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5 Simple Things Agents Can Do To Make Writers' Lives Easier (and 3 Things Writers Should Do Regardless)

1. Set up an auto-responder email letting writers know that their query letter was received. By doing this, agents will cut down on the number of repeat queries they receive from writers unsure if their e-mail went through correctly. For those agents whose policy it is to only respond if interested, writers won’t wonder if their queries were received in the first place or send a follow-up e-mail just in case.

1. Set up an auto-responder email letting writers know that their query letter was received. By doing this, agents will cut down on the number of repeat queries they receive from writers unsure if their e-mail went through correctly. For those agents whose policy it is to only respond if interested, writers won’t wonder if their queries were received in the first place or send a follow-up e-mail just in case.

(Meet new literary agent Victoria Marini, who represents fiction, nonfiction and kids books.)


Nancy Parish runs the blog,
The Sound and Furry. She is a
contributing editor to the GLA blog
and runs the Footnotes series.She
is currently writing novels for children.

Nancy_Parrish_color

2. Respond to all partial and full requests. When a writer receives a request for a full or partial manuscript from an agent, it’s a big deal. It means we’ve gotten over one hurdle—the dreaded query letter, and now someone is actually going to read our work. So please respond, especially at this level. Even a form rejection is better than silence. That way we can move on. Please, I beseech you!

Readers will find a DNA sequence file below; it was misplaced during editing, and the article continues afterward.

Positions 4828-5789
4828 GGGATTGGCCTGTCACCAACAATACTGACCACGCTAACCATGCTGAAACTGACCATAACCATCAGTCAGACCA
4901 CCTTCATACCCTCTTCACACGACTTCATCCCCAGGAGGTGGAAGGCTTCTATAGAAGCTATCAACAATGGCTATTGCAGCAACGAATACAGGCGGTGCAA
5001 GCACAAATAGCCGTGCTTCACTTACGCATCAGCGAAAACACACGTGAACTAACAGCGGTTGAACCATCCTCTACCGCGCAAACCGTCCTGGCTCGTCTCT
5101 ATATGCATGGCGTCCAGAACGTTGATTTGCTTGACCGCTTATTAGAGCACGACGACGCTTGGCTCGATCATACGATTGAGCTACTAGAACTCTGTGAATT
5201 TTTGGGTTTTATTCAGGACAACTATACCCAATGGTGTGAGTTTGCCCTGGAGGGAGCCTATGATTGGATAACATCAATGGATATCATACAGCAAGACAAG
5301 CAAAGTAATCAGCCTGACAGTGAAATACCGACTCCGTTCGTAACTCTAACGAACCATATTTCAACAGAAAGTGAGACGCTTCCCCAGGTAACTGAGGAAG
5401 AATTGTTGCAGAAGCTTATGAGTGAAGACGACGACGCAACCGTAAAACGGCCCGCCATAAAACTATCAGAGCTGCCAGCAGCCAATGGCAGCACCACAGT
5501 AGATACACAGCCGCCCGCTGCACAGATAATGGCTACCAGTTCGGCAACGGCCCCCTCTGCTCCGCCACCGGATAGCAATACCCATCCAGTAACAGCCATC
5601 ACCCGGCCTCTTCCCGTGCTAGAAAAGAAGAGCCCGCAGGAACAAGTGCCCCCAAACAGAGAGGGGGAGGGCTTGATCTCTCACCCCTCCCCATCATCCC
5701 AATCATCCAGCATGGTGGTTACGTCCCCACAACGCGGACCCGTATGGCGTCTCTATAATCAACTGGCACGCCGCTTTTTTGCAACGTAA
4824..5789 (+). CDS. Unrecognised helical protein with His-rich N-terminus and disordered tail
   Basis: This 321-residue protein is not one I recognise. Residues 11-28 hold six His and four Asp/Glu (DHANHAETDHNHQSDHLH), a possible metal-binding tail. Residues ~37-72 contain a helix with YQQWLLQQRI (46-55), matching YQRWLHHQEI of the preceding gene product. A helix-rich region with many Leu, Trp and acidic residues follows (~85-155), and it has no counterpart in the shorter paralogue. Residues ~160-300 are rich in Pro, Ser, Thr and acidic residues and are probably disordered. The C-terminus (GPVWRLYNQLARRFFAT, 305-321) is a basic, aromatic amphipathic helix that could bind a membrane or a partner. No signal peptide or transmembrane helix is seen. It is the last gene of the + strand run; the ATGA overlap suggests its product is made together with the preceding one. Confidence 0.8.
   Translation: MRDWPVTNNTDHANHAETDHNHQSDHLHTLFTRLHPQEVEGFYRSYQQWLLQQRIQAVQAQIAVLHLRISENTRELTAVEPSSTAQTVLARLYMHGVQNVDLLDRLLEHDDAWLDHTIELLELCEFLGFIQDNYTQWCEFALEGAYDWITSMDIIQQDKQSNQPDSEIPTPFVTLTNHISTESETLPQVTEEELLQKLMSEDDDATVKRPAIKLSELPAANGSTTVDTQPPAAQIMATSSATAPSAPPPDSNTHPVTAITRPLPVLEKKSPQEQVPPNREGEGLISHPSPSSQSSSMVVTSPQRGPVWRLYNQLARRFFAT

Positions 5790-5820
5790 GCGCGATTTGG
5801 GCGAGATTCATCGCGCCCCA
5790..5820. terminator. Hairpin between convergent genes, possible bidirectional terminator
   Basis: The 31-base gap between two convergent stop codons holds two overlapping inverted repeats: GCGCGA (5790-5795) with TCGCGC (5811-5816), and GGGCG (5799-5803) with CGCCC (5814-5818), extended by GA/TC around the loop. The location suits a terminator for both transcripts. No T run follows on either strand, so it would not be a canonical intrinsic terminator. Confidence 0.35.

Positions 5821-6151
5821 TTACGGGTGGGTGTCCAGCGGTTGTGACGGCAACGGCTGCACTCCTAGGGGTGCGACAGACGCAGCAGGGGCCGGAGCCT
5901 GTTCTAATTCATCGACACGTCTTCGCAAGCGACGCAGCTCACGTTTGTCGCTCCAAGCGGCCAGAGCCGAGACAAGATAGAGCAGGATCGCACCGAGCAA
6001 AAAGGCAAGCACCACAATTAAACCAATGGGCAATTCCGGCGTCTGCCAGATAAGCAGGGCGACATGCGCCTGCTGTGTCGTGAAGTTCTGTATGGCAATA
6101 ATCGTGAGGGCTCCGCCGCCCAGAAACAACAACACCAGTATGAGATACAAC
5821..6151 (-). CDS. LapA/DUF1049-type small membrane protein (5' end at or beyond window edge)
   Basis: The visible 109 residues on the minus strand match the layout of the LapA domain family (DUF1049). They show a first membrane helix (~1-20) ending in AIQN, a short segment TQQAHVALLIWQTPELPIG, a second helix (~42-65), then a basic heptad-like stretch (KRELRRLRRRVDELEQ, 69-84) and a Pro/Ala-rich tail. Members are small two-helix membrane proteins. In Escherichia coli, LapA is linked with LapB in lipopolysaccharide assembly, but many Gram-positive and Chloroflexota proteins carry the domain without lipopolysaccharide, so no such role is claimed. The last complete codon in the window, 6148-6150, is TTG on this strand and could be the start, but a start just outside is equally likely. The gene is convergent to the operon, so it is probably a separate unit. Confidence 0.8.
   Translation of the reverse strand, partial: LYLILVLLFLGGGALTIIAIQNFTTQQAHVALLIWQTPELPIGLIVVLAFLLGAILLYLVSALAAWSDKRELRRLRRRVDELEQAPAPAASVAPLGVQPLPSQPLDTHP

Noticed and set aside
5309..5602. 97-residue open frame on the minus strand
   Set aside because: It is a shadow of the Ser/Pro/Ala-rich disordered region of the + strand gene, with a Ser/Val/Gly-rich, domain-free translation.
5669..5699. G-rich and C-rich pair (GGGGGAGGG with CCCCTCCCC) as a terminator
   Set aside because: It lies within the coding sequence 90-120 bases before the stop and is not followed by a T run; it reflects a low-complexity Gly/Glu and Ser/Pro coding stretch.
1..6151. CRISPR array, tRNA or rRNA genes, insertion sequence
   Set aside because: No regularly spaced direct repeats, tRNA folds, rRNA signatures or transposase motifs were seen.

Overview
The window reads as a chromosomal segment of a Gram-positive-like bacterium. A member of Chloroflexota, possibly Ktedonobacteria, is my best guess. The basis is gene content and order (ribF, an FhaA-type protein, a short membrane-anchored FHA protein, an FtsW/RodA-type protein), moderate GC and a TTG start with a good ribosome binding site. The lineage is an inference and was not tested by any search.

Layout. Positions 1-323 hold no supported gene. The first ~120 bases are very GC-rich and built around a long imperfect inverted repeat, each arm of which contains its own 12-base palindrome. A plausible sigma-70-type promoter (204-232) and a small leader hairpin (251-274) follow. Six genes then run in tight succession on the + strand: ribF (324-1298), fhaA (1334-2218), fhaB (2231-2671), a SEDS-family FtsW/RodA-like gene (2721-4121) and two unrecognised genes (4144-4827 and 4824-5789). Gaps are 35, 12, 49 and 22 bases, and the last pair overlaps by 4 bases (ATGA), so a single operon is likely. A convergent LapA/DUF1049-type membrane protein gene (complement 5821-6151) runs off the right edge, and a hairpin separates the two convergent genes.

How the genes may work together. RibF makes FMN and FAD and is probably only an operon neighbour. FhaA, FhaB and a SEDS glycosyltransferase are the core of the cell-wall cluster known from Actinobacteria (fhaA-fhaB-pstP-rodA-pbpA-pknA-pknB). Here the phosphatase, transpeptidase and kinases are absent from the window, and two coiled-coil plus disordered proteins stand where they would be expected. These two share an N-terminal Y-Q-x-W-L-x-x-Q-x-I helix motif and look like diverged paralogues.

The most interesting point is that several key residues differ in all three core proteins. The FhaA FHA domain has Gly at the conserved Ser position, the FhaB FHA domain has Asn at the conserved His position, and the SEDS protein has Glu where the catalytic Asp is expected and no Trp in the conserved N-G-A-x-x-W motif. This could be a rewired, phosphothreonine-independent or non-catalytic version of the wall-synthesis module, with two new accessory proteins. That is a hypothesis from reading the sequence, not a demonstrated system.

3. Provide periodic status updates on their slushpile reading. If writers know the agent has read everything they’ve received by a certain date, and we’ve sent a query during that time, and haven’t heard from them; then we can skip the status e-mail—and avoid clogging up their inbox and just re-send the query. Status updates can come on a blog, Twitter or in an interview.

(Why you should only query 6-8 agents at a time.)

4. Be specific in what they are looking to publish. Online and at conferences, agents—as a species, often give vague descriptions of what is on their wish lists. Agents may do this so that they don’t miss something wonderful. The tradeoff is an inbox clogged with queries about books they have no interest in reading, let alone publishing. But: If agents were to be more specific and even list examples of published works that they like and want to see more of, the result might just be a clog-free inbox.

5. List online interviews they’ve given on their agency website. Part of a writer’s job when trying to land an agent is to research agents. That research includes learning the tastes of perspective agents that we might like to query. We are more effective in our research when agents list recent interview links on the agency websites—or better yet when they tweet them!

3 Simple Things Writers Must Do Regardless:

1. Target your agent search. Stop sending mass queries to every agent on the planet.

2. Do your research. Don’t just look to find agents who accept the genre you write. Read interviews the agent’s given, read books they’ve represented and most of all, look at the agency website for the most up-to-date information. Start with a book like Guide to Literary Agents too see the big picture and start the narrow down, and then continue your research online.

(Literary terms defined -- the uncommon and common.)

3. Don’t’ respond to agent rejections. Save the “Thank you’s” for when the agent sells your book. Seriously, don’t clog the agent’s already crowded inbox with thank you notes for nice rejections. It’s still a rejection. Same thing goes for sending a nasti-gram e-mail when you receive a rejection. It’s not going to change agent’s mind and you’ve pretty much assured that they won’t represent you—ever. It’s best to let it go.

2014-guide-to-literary-agents

The biggest literary agent database anywhere
is the Guide to Literary Agents. Pick up the
most recent updated edition online at a discount.

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